Insurers are bracing themselves for a landmark court ruling which would double the level of compensation awarded to accident victims.

Industry experts and personal injury lawyers agree this would have an immediate impact on the capital reserves of insurance companies.

Ian Walker, president of the Association of Personal Injury Lawyers, believes awards could be boosted in thousands of personal injury cases. His firm, Russell, Jones and Walker, handles 15,000 personal injury claims each year.

He said: "The feeling I get from members of the ABI and the Federation of Personal Injury Lawyers is that compensation awards are likely to increase, the only question is when."

Walker warned that any ruling by the Court of Appeal would immediately have an impact on thousands of cases tied up in the courts and leave insurers facing a drain on their reserves.

However, one analyst said insurers are prepared: "Almost all motor and personal lines insurers hold substantially more reserves than the statutory minimum of 20% of premiums. The industry's capital base is stronger than it has been for a number of years."

Lawyers are preparing personal injury cases for the sitting of five Appeal Court judges, including the master of the rolls, Lord Woolf, on February 28.

They will consider a recommendation from the Law Commission that court awards above £3,000, relating to pain and suffering and loss of amenity for serious injury should increase by up to 100%.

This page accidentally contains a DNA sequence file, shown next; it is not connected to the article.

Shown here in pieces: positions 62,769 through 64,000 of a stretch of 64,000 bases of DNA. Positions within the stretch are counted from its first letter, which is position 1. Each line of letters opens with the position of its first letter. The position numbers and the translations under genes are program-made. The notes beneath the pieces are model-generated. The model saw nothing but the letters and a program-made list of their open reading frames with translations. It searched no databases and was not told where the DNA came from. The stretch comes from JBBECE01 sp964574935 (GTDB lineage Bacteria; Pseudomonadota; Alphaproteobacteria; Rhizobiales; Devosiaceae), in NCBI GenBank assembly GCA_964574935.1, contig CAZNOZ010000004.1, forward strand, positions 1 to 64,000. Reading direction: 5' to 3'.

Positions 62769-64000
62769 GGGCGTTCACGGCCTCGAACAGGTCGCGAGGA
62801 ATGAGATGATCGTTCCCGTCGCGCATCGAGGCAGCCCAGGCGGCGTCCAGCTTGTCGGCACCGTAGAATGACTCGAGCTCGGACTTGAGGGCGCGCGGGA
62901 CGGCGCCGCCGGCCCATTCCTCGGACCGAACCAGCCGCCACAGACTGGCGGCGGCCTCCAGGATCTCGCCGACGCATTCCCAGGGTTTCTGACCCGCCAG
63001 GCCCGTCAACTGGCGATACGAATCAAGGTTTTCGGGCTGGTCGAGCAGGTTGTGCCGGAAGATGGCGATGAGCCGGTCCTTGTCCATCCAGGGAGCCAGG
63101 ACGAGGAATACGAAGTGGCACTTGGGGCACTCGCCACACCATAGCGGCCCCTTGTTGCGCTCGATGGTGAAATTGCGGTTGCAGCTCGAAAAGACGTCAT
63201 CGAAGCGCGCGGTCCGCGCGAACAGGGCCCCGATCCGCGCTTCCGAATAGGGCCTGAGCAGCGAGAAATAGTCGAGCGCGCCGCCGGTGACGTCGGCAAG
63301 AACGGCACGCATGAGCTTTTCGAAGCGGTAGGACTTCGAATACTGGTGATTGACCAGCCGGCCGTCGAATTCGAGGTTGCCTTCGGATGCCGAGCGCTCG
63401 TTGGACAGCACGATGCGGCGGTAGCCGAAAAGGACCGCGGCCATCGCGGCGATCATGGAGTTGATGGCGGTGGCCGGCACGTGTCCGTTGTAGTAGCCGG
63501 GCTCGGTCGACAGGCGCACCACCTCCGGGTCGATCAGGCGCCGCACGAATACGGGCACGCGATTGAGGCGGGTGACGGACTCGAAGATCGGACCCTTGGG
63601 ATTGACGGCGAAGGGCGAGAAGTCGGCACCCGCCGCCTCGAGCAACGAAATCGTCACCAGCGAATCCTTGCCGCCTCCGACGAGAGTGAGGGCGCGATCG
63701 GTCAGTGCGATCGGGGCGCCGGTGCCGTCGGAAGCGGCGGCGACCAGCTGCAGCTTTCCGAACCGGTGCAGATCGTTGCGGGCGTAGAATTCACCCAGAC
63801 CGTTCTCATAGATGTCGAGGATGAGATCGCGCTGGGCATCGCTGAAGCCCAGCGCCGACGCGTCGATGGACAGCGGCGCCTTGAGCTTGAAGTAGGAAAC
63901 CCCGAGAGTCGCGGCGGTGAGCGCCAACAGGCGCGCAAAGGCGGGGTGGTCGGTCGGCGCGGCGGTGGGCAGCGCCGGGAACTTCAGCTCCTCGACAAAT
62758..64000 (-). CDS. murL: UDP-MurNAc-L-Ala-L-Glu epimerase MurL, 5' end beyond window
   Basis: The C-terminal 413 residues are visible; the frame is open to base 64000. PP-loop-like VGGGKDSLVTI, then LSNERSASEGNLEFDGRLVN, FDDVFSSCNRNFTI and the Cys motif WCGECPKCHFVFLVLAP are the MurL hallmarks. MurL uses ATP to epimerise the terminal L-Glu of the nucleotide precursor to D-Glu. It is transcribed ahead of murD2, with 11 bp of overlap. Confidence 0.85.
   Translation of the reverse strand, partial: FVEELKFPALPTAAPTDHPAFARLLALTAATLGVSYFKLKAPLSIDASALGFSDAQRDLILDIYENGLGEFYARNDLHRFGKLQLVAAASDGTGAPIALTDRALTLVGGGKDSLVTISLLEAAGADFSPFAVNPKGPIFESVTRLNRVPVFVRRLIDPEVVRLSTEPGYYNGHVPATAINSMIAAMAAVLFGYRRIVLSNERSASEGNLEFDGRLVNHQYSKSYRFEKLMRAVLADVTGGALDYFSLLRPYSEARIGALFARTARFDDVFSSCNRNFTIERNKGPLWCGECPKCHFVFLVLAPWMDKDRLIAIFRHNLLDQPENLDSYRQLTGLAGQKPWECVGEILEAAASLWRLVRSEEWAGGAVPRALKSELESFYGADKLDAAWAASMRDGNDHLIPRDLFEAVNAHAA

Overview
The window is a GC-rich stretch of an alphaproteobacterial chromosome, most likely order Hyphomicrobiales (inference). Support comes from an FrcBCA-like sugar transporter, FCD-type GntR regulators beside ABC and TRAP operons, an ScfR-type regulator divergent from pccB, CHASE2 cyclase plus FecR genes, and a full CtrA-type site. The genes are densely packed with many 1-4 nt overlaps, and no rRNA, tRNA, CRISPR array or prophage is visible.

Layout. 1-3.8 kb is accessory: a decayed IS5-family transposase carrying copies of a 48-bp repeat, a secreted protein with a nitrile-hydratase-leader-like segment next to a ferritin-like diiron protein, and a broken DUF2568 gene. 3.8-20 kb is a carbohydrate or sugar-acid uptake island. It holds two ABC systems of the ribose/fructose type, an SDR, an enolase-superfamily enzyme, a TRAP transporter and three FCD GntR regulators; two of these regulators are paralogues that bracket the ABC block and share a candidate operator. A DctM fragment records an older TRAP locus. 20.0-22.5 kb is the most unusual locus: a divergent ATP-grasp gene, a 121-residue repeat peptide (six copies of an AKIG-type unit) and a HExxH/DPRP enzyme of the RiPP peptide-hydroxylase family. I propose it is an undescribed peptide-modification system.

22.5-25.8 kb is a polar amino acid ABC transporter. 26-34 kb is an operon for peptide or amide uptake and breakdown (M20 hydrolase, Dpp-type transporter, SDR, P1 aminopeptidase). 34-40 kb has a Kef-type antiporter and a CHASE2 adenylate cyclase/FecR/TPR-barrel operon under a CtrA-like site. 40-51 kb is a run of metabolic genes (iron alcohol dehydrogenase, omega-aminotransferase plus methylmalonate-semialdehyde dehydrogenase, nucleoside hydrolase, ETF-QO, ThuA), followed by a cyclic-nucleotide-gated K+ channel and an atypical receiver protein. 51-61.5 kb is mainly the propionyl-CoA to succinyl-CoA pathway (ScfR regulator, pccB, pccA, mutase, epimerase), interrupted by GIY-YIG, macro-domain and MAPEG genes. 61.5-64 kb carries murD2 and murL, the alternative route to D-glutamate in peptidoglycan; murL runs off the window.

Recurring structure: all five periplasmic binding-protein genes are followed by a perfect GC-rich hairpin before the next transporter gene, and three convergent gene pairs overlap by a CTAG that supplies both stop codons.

Walker said: "The judges will decide whether personal injury damages have failed to keep pace with inflation and redraw the compensation framework."

However, he believes the cases being reviewed are not typical of most personal injury claims because they involve complex cases such as long-term lung disease and post traumatic stress disorder.

He was also critical of the Government for leaving the task of reviewing the law to the Appeal Court.

He believes Parliament should have enacted the measure to ensure an orderly transition period. This was not possible because the Government already had a full legislative timetable.

An ABI spokesman confirmed insurers are concerned about the prospect of higher personal injury awards but added that it was prepared for such a contingency.
- Elsewhere, a Hereford and Worcester council warden has been awarded damages of £203,000 for stress incurred while working at a gypsy site.

The award, for Randy Ingram, is thought to be the largest ever made in a case of work-related stress.